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How to answer quota attainment question during interview?

Any suggestions on how to best answer questions about quota attainment when your (and your team overall) quota attainment percentage is less than stellar? I have two years of experience in B2B sales (SaaS industry) and have worked at two different companies. Both of which had dismally low percentages of AE's obtaining quota due to a number of factors. If I knew then what I know now, I probably wouldn't have accepted these offers (hindsight makes 20/20). Now I'm completely terrified when this question is asked during an interview because it truly feels like a make-or-break question. I now feel like I'm facing a tough uphill battle.

For my circumstances, I think I need to think of answering this question through the lens of both objection prevention and objection handling. I know I could achieve quota success under the right circumstances. One indication being that on both of these teams, I've achieved the highest demo closed/won rate. I would really appreciate any suggestions on how to best craft an answer to this question.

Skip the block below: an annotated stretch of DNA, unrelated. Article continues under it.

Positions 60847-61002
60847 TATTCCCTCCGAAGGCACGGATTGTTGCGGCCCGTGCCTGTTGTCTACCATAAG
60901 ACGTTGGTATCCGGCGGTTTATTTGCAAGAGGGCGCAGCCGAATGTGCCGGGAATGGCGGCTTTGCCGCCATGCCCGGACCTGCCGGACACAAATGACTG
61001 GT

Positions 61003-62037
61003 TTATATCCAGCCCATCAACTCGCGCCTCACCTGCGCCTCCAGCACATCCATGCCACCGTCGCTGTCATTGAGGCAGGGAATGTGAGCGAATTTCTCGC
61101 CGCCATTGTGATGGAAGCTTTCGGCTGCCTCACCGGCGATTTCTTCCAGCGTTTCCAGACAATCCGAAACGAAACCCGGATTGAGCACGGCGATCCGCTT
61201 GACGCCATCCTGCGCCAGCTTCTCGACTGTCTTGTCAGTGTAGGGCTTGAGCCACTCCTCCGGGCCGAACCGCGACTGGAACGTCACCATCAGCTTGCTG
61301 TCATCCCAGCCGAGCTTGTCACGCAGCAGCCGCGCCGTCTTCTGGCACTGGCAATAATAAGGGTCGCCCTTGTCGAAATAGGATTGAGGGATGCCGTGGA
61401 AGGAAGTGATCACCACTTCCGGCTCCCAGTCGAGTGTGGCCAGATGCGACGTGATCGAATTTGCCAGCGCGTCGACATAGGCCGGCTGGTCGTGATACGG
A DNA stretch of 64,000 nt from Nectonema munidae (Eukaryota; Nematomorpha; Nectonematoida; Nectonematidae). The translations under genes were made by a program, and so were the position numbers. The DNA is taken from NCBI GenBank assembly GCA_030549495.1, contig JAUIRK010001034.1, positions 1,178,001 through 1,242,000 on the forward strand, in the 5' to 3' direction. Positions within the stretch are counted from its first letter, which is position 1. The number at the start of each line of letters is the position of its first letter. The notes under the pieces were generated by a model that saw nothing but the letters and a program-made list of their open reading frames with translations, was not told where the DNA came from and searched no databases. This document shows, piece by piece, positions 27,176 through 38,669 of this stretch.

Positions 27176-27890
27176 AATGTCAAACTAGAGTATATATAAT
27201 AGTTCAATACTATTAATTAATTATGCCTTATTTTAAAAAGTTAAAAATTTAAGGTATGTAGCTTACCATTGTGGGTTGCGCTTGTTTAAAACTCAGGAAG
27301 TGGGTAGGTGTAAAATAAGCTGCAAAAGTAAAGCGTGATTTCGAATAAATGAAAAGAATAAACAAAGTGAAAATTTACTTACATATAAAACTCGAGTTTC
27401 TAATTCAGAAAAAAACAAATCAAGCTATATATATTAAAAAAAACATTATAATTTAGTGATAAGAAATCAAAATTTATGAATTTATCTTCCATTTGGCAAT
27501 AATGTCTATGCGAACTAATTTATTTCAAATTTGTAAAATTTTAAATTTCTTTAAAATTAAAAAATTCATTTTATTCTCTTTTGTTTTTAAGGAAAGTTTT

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    • 2
      Profile picture of Sam.Schooley
      @sam-schooley
      ( 581 POINTS )
      8 months, 3 weeks ago

      You have two options:
      -Lie, and hope they never find out. If they do, you’ll be fired instantly/not hired/potentially black balled
      -Be honest, and explain. A good VP of Sales knows people miss. The job market is so hot right now that people are willing to bet on a previously struggling candidate with the right recipe for success.

      I’d personally go for option 2. Also, get creative about how you present. You could say
      -35% of goal

      or you could say

      -Average team performance = 25%, I performed at 35%

      and that shows that while you missed, THE ENTIRE TEAM was set up for failure.

      It might help to look at historics/averages/how you placed, and present it in that way.

      Most leaders appreciate honesty.

      Also…. everyone misses quota 🙂

      • 0
        Profile picture of Lena Combes